With each parcel donated, we bring a little bit of healing (Tikkun) into our world.  Please support Kehillah also this year generously. May we, on our journey from Pesach to Shavuot, bring some additional light into the world.

Chag Pesach Seamach – Rabbi Adrian M Schell

Bet David Kehillah’s Omer Project

Counting of the Omer begins on Sunday, 21 April for 50 days in support of Kehillah’s Feeding Schemes. Place your name and those of your loved ones on the list to donate one day’s food parcel for only R100 to Kehillah. Sign up on the sheet on the notice board in the Bet David Gallery, or call the shul office.  Please EFT to Bet David Sisterhood, Nedbank Sandton Account 1970476214, branch 197005.

Thank you for your great support!




Metzorah: Only one month to go, and election day is here.

25 years after the first democratic election. Many things have changed since then, and still much more needs to change, bringing more healing and more equality to our country.

Therefore, it is no wonder that campaigning has returned to South Africa, as many politicians and parties have very different ideas on how to solve the problems we are facing. As a result, it is inevitable that there will be debates about race, empowerment of different classes and the status of foreigners in South Africa. Once again, political leaders will try to explain to us who is in and who is out. All too often, they will try to score points by being harsh towards one group in our society and soft to others. In my humble opinion, this has nothing to do with the colour of our skin, our backgrounds, reconciliation, or real interest in problem solving — this is unfortunately only politics. At times, when listening to these politicians who are fighting about your votes, it seems to me that they try more to convince you who is more acceptable to be a part of „our“ group and who is not, rather than seeking to find ways to include everyone in our society.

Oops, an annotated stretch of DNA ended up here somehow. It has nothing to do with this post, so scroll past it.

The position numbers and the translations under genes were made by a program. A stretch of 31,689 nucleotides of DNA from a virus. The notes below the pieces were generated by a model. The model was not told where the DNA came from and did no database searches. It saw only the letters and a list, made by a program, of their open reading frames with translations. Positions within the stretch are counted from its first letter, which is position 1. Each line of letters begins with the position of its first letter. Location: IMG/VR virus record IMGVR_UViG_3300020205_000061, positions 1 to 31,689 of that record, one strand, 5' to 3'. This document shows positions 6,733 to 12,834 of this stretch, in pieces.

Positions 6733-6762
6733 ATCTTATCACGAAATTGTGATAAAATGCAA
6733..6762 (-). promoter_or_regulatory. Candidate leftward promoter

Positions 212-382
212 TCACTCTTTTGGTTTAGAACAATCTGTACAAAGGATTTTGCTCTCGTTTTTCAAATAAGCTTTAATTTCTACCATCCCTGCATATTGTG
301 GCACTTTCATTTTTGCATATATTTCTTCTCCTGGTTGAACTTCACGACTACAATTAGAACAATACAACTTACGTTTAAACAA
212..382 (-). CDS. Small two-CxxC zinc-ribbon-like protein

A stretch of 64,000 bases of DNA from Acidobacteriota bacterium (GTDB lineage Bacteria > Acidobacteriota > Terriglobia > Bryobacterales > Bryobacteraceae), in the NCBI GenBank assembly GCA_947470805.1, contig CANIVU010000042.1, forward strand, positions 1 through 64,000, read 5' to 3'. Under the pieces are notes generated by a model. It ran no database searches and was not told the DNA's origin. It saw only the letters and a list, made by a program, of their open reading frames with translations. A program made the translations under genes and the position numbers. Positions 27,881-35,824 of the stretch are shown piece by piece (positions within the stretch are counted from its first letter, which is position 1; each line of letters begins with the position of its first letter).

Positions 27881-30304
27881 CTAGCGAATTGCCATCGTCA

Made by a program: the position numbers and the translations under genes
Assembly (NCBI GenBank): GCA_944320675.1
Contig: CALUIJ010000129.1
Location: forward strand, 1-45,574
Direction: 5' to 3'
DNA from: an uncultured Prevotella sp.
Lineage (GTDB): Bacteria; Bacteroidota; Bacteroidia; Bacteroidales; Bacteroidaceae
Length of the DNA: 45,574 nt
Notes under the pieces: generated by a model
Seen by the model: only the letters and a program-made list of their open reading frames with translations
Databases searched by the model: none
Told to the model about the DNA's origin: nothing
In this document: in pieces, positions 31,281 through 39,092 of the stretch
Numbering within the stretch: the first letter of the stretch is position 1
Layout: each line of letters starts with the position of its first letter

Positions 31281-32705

In this week’s Torah Portion, we appear to get a similar kind of situation where the Torah lays down a legal system and laws for who is considered clean and unclean. And, by virtue of a person’s uncleanliness, who needed to be removed or kept separate from the camp for a period of time.